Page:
Contact: NAACP Academy of Television Arts & Sciences
Jennifer Price/Alex Lippin Robin Mesger/Lauren Kelcher
The Lippin Group
Source: Yayoi Winfry
Material: Full-Length Plays (at least 70mins) in English, from
Chicago Dramatists’ 4th Annual Many Voices Project is a national playwriting contest and Developmental showcase that embraces all playwrights of color. The Project seeks out, develops and showcases unproduced, full-length plays in English (or primarily in English) by U.S.A. residents who are playwrights of color, including, for instance, playwrights of African, Latin, Caribbean, Pacific Island, Asian, East Indian, Arab, and Native American descent. The Many Voices Project brings together several of Chicago’s race and ethnic-specific theatres, and culminates in a week of development (July 6 – 15, 2009) and a weekend festival of staged readings (July 16 – 18, 2009), plus $500 cash awards for the four selected playwrights.
PURPOSE: The Many Voices Project was created in response to Chicago Dramatists’ desire to work with more playwrights of color. It also is intended to provide opportunities to playwrights of color for new play development and for professional networking that may lead to productions of their plays, and to expand Chicago Dramatists’ relationships with race and ethnic-specific theatres. The long-range impact hopefully will expand and deepen the theatre’s relationships with all artists of color for years to come.
THEATRE PARTNERS: Many of the city’s race and ethnic-specific theatres participate as Theatre Partners, providing endorsement of the Project, artists for the readings, and dramaturgical support. Past partners have included: Congo Square, Teatro Luna, Rasaka Theatre Company, Silk Road Theatre Project, MPAACT, Urban Theatre Company, and Teatro Vista. Each of the participating playwrights also will receive a dramaturgical meeting with one of Chicago’s larger theatres.
PLAY SELECTION: Play readers consist of Chicago Dramatists’ Resident and Network Playwrights and staff. The final selection of plays is determined by the Artistic Director and the Project Director, as informed by the readers’ scoring. The main criteria for selection is the quality of the work, with secondary consideration given to the diversity of the racial and ethnic makeup of the playwrights selected.
Participant playwrights will be announced by May 15, 2009. Cash prizes awarded on July 18, 2009.
SUBMISSION RULES AND GUIDELINES:
1. The contest is open to all playwrights of color who are U.S.A. residents, including, for instance, artists of African, Latin, Caribbean, Pacific Island, Asian, East Indian, Arab, and Native American descent. Any type of play and topic will be welcome (plays do not have to be about race or ethnicity).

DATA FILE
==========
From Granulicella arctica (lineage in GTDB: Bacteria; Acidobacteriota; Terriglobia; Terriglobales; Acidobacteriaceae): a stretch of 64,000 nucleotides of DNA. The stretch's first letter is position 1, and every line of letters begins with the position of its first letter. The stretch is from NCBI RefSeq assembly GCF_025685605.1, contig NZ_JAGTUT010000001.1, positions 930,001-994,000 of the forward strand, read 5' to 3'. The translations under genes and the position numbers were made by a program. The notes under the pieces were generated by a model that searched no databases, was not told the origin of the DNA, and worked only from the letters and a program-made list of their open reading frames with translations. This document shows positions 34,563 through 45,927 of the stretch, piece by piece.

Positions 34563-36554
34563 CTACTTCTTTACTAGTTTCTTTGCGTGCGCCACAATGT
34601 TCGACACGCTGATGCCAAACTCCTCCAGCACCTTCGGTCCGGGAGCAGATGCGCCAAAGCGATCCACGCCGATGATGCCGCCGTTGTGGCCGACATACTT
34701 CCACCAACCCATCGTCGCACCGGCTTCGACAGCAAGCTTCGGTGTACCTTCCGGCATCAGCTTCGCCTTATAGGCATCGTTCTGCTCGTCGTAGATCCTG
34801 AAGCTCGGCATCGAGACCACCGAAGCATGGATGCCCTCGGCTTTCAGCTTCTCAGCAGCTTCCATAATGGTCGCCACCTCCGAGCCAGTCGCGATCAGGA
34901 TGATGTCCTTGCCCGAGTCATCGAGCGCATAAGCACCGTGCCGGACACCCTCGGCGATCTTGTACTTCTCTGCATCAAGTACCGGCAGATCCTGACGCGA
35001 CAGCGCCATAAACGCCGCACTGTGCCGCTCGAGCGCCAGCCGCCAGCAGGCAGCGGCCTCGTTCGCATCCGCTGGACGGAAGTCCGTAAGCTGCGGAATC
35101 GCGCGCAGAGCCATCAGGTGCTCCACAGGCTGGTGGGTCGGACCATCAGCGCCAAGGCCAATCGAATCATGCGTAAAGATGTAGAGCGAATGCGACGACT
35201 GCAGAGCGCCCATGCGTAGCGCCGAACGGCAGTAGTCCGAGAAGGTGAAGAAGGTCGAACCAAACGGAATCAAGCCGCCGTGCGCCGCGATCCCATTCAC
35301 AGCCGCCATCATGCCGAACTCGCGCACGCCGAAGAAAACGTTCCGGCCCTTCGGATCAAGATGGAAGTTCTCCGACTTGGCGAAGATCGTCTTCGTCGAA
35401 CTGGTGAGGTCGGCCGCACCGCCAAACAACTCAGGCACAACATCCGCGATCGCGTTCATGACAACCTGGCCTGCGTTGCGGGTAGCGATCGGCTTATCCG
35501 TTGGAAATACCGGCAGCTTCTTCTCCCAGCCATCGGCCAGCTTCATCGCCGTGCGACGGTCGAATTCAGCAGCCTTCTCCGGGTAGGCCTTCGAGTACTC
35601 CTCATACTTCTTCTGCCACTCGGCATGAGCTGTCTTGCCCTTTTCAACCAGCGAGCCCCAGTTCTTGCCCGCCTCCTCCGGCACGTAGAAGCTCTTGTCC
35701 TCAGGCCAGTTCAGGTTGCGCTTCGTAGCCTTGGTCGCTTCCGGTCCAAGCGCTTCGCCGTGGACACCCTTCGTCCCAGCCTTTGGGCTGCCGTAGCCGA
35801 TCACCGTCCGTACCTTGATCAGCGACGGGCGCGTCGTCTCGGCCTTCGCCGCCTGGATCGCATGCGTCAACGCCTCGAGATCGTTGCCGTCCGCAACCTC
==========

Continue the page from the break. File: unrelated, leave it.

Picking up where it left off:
2. Plays must be in English or primarily in English, unproduced (though readings and workshops are fine), and full-length (minimum 70 minutes).
3. Submitted plays must be in standard industry format and include a standard list of character descriptions/ages and how many actors are needed. Plays must be submitted either not bound or with three hole punch-type binding, although e-mail submission is preferred.
4. Include a one-page synopsis.
5. No musicals (though plays with music are fine) and no adaptations of works by other authors.
6. Include a playwright’s bio or resume.
7. Individual playwrights may submit no more than one full-length play.
8. Include SASP if notice of receipt is desired.
9. Submissions must specify the playwrights’ name, race or ethnicity, address, e-mail, and all phone numbers.
10. Submissions will not be returned.
11. The theatre will provide a travel and housing stipend for out-of-town playwrights.
12. All plays will be read at least twice, by different judges.
13. There is no submission fee.
E-mail submissions are strongly encouraged. All e-mail submissions must be sent as a ".pdf" file.
Submit by February 15, 2009 to: firstname.lastname@example.org.
Or mail submissions by February 15, 2009, (postmark deadline) to:
Ms. Ilesa Duncan
Many Voices Project Director
1105 W. Chicago Ave.
Chicago, IL 60622
Please address all inquiries or questions to Ms. Duncan at the above address/email.
Material: Plays by Women
The JANE CHAMBERS AWARD recognizes feminist plays & performance texts created by women writers that present significant opportunities for female performers. Given in memory of lesbian playwright Jane Chambers, who through her plays such as My Blue Heaven, Last Summer at Bluefish Cove and Kudzu became a major feminist voice in American theater, the Jane Chambers Playwriting Contest welcomes experimentations in form as well as subject matter. Feminism is understood variously, and may cross diverse class, sex, race, national, ethnic, theatrical, and/or geographic perspectives. The Jane Chambers Contest winner receives $500 & a rehearsed reading of the winning play at ATHE’s annual mid-summer conference. First given in 1984, the award is sponsored by the Women and Theater Program (WTP) with generous support from the Association for Theater in Higher Education (ATHE), private donors, and university friends. Submissions for the 2009 Jane Chambers Contest should be sent to arrive by February 15. Please note there are two divisions, one for student applicants!